In the book which he dedicated to the 1929 Crash (*), John Kenneth Galbraith, made the remark that if everyone talks frequently of fraud during periods of crisis, it is not because an endemic disease has suddenly turned into an epidemic, but because with everyone paying more attention to it, he who imagines that the suspicion may come to rest on him, promptly transforms himself to all intents and purposes into a denouncer.
This is a fine observation but, judging from recent experience, another reason for such an increase must be the improved education of the public.
One complains bitterly that the man on the street is insufficiently informed of the ins and outs of the current crisis; nonetheless it is no less true that in comparison with preceding periods, the public today is bombarded with explanations related to financial mechanisms. It is possible to conceive that this may also have been the case in the wake of the 1929 crash and the ensuing years of depression.
It is this enhanced awareness of the manner in which finance operates which undoubtedly explains the recent indignation of those who pay a minimum of attention to contemporary economic and financial affairs with regard to two particular incidents: the first being the losses incurred by the American bank J. P. Morgan Chase due to a calamitous policy of risk management , which are proving difficult to quantify but certainly account for more than three billion dollars; the second being the emergence of irregularities which occurred during the company Facebook’s flotation on the stock exchange.
Today these practices, or the mechanisms that these practices reveal, seem scandalous although they have constituted the day-to-day practices of the world of finance for at least a hundred and fifty years.
Should we be surprised that the risk management committee of J. P. Morgan Chase was, until only a few days ago, comprised of “family friends”, no doubt highly remunerated but whose lack of familiarity with the affairs they were supposed to supervise was glaring? Take for example, Mrs. Ellen Futter, the president of the American Natural History Museum. Should we be surprised that the bank easily passed the recent stress tests required by the Fed for the 19 largest American banks, thus giving it the right to distribute generous dividends which are, today, unfortunately compromised?
Should we be surprised that the share price fluctuations for Facebook on the 18th May, the day of its stock market listing, led to gains for the banks responsible for the launch, and this whether the price went down or up because certain of their departments had bet one way and others in another? As Daylian Cain, professor of business ethics at the Yale School of Management, observed to the Wall Street Journal, “conflicts of interest are profitable!”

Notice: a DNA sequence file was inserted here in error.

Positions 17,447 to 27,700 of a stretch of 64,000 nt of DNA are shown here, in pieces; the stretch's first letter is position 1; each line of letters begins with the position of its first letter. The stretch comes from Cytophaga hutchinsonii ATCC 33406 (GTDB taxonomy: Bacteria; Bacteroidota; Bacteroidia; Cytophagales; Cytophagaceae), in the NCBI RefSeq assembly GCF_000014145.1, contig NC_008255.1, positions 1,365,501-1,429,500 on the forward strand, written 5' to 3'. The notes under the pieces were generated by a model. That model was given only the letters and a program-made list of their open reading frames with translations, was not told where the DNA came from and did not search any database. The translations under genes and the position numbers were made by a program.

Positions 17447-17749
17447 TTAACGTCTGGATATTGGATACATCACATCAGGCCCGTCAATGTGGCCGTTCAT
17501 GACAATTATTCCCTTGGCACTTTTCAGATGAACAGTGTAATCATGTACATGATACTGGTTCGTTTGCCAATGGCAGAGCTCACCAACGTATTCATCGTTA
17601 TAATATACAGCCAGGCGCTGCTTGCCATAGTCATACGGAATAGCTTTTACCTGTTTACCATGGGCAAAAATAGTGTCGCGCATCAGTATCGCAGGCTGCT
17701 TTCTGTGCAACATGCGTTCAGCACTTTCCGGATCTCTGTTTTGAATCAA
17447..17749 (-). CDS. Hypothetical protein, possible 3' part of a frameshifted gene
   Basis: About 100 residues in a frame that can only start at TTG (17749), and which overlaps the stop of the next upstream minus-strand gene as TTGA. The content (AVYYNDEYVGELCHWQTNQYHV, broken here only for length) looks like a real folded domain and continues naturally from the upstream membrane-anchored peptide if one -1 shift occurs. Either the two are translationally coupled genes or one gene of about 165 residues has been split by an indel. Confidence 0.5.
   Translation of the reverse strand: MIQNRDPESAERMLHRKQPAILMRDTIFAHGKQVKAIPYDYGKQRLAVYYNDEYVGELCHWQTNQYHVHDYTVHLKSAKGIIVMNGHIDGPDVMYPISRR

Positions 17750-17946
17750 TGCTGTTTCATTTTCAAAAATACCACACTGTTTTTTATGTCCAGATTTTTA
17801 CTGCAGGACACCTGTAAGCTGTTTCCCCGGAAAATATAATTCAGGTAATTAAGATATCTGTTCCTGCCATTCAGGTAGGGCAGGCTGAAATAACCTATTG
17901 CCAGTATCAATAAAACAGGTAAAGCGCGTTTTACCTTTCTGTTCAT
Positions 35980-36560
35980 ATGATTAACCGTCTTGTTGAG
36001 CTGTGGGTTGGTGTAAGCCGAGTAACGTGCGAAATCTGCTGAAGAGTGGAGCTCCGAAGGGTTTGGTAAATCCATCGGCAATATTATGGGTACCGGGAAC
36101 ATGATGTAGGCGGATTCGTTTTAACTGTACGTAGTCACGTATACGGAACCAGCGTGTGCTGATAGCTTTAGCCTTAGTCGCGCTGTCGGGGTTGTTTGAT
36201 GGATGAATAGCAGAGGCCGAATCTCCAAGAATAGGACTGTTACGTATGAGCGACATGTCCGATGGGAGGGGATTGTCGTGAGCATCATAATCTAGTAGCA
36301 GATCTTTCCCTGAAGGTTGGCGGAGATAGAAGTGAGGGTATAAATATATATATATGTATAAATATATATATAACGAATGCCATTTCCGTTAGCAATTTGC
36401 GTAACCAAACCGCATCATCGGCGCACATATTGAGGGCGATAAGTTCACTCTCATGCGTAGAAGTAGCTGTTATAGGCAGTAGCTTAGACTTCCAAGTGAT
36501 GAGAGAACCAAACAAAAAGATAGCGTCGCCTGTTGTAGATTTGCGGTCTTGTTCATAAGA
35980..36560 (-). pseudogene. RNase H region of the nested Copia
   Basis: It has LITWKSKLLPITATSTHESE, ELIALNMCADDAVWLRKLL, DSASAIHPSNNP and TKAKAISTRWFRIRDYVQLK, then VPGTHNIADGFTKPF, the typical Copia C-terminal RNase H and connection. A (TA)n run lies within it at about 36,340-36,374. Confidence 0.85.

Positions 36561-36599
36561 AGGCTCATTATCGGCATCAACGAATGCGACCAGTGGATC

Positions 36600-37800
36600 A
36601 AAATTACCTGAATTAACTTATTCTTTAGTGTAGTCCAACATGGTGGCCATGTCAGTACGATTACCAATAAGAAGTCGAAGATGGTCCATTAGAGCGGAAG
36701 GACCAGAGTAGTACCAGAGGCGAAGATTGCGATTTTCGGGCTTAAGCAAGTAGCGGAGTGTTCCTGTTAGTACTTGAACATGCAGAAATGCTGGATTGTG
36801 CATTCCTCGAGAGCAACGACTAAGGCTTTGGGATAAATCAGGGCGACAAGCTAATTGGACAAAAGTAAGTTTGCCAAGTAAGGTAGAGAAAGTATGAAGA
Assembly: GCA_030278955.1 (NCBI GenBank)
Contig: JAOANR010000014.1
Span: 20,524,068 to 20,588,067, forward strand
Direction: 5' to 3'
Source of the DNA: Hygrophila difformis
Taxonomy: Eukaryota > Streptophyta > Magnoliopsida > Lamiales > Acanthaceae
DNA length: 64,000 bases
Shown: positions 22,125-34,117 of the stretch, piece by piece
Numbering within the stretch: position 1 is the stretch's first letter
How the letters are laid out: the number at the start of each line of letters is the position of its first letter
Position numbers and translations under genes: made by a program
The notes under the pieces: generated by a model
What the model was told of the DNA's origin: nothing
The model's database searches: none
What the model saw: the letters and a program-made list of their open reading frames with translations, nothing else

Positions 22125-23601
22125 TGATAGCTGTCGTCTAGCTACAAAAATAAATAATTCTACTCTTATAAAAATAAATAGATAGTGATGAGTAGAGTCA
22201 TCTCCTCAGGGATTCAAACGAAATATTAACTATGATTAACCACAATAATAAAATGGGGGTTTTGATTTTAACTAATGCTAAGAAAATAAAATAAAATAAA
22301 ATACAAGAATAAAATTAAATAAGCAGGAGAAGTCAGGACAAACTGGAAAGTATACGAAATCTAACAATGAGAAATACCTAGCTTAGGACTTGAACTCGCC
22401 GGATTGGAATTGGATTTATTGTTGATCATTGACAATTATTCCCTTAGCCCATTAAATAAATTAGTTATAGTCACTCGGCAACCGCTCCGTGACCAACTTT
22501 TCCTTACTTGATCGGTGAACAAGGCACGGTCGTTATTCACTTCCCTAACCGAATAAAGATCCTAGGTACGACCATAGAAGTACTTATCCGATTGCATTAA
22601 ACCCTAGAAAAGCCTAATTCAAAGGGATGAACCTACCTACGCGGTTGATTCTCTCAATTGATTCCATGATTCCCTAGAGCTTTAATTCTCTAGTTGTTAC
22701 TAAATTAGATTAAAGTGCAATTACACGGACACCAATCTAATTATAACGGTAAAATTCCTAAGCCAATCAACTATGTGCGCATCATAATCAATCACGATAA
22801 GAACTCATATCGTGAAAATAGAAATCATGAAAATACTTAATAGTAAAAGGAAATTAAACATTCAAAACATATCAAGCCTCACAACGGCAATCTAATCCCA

Should we be surprised, staying with the Facebook affair, that the biggest clients of the issuing banks had been alerted, off the record, that the future of the company was less rosy than was generally believed, which permitted them to not buy in and thus avoid any losses? Is not the explanation for this that the provision of this element of additional information had required more in-depth research which it would be unjust not to remunerate – even if the sacrosanct transparency of the markets should take a battering in the process?
Is it possible to prevent these abhorrent practices, all the more so when in a period of crisis like that of today, they find themselves splashed all over the front pages of the papers? The volatility which was artificially created on the 18th May was done so by short-selling, which is only possible because the holders of shares lend them to speculators who rush to get rid of them, before buying them back at depreciated prices. This “rental” can be highly profitable: the annualized equivalent of between 10% and 40% on the day that Facebook was listed. This practice is only legal, however, due to a loophole in the law: because the borrower is authorized to sell the shares that he has borrowed. Has one ever seen two people be owners at the same time of the same possession, other than in this unique case? What more is needed to prohibit this practice, whose harmfulness is so blatant? No more than a decree. Is such a decree in the pipeline? The markets will chant the same old refrain that “liquidity” will be affected – and everyone will nod their heads in agreement without seeking to find out what exactly they mean.
“Dumb money”: this is the manner in which the professionals poke fun at the operations carried out by private individuals. 10% to 15% of the initial offer is generally set aside for this dumb money. In the case of Facebook, 25% had been retained to this effect. Indeed, why put oneself to any trouble, when a new sucker comes along every day?
(*) John Kenneth Galbraith, The Great Crash – 1929, Houghton Mifflin, 1954